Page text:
The time arrives for Father’s court-ordered bi-weekly timesharing, a full weekend with Child.
Father’s parents (Grandparents) pick Child up at Mother’s home.
Father is often delayed at work.
Assuming that Father will have Child, Mother departs on her planned weekend trip out of state.
Actually, Father is not at work. And he will not have Child either. He is away for the weekend too.
Grandparents anticipate having and spoiling Child for an entire weekend.
On Saturday, though, Grandparents and Child are involved in an accident.
Child requires surgery.
Hospital requires parental consent.
Both parents are out of state, however, … and cannot be reached.
This dilemma plays out all too often.
As well as variations with various other relatives or friends serving as the temporary caregivers.
And other variations where the child’s parents remain at home and the Grandparents (or relatives or friends) take the child away with them on a weekend (or longer) trip.
And injury or illness befalls Child while away from parents.
Whichever variation applies, there is no one available with legal authority to grant consent to medical treatment for Child.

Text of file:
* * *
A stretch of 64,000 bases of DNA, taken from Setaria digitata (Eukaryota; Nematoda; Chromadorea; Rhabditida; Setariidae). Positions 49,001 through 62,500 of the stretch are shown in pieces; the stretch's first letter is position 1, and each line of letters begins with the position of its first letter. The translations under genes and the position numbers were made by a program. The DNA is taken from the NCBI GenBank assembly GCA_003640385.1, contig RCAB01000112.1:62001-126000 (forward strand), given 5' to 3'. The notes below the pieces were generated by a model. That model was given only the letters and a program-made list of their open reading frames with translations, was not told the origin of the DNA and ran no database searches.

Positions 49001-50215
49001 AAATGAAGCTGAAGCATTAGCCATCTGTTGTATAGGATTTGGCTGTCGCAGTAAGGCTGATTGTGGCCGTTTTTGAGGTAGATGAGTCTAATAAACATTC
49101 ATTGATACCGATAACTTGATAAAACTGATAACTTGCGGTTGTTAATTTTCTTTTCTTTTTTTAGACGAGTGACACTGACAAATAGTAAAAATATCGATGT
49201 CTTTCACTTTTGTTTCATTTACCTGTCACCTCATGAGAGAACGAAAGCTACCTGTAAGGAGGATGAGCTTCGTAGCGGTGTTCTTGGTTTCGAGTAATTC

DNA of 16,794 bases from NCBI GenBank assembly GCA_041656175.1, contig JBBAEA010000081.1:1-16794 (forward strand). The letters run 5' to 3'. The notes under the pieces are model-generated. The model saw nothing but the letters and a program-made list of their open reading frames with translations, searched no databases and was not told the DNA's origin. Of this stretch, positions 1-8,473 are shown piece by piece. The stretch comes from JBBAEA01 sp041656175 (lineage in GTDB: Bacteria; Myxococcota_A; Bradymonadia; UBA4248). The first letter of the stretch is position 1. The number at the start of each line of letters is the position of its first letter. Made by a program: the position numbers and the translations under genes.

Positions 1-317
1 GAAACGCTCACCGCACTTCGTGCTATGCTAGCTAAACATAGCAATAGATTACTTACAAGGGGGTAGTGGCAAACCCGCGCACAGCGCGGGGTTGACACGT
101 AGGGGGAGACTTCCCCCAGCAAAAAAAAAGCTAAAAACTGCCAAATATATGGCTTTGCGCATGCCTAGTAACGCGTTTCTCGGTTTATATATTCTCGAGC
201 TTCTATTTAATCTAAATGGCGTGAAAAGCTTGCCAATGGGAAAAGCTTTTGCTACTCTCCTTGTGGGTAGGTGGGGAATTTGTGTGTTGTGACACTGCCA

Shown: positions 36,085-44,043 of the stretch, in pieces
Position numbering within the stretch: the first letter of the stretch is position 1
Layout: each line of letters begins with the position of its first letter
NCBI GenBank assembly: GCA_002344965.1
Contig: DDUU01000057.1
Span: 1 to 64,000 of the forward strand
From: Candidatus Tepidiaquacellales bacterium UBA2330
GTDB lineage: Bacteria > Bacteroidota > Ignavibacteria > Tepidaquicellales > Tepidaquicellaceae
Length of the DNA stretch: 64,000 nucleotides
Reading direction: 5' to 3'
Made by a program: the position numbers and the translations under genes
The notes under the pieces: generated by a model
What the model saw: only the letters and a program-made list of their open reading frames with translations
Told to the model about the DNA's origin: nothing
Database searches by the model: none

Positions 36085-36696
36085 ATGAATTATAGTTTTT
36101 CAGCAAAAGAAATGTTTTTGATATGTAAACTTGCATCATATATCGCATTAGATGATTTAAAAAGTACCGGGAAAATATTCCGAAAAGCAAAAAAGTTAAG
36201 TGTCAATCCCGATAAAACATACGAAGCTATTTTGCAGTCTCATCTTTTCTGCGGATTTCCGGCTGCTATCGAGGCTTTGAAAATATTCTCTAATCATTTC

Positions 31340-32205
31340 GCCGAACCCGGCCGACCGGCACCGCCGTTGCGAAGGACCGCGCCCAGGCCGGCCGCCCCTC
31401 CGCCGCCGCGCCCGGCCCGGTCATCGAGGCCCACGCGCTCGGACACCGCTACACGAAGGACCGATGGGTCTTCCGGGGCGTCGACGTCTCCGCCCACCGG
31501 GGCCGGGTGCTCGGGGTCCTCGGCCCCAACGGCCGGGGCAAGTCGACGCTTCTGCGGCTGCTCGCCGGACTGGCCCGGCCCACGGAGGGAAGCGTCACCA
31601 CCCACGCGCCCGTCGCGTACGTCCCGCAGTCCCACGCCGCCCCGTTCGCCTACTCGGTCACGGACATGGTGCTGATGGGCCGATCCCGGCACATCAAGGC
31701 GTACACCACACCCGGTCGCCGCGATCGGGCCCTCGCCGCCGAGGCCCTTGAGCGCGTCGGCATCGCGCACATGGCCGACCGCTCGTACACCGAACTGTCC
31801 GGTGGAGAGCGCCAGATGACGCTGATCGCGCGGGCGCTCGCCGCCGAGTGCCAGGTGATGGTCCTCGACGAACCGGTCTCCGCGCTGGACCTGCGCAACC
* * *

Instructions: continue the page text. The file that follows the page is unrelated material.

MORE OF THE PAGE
Of course, attorneys can draft documents, which both parents can execute, to delegate authority to temporary caregivers to grant medical consent on behalf of a child.
But this process entails some expense and requires some thought and advance planning and implementation.
As a result, in the event of an unforeseen need for medical treatment for a child, there can be detrimental delays.
But no longer, at least, not in West Virginia.
A new statute there authorizes temporary caregivers to sign an affidavit granting consent to medical treatment for a minor child in their temporary care.
Assuming that you and your child’s other parent have shared parental responsibility:
is your child is ever left in the care of a third party who is not your child’s other parent or a legal guardian of your child, when both you and your child’s other parent will be at a distance and/or incommunicado?
If so, you and your child’s other parent may want to address this potential risk to your child.
If you have sole parental responsibility or ultimate decisionmaking authority over your child’s medical care:
you may want to address this potential risk to your child.
Otherwise, your child’s health and welfare may be subject to statutory provisions that may not give effect to your child’s other parent’s or your wishes.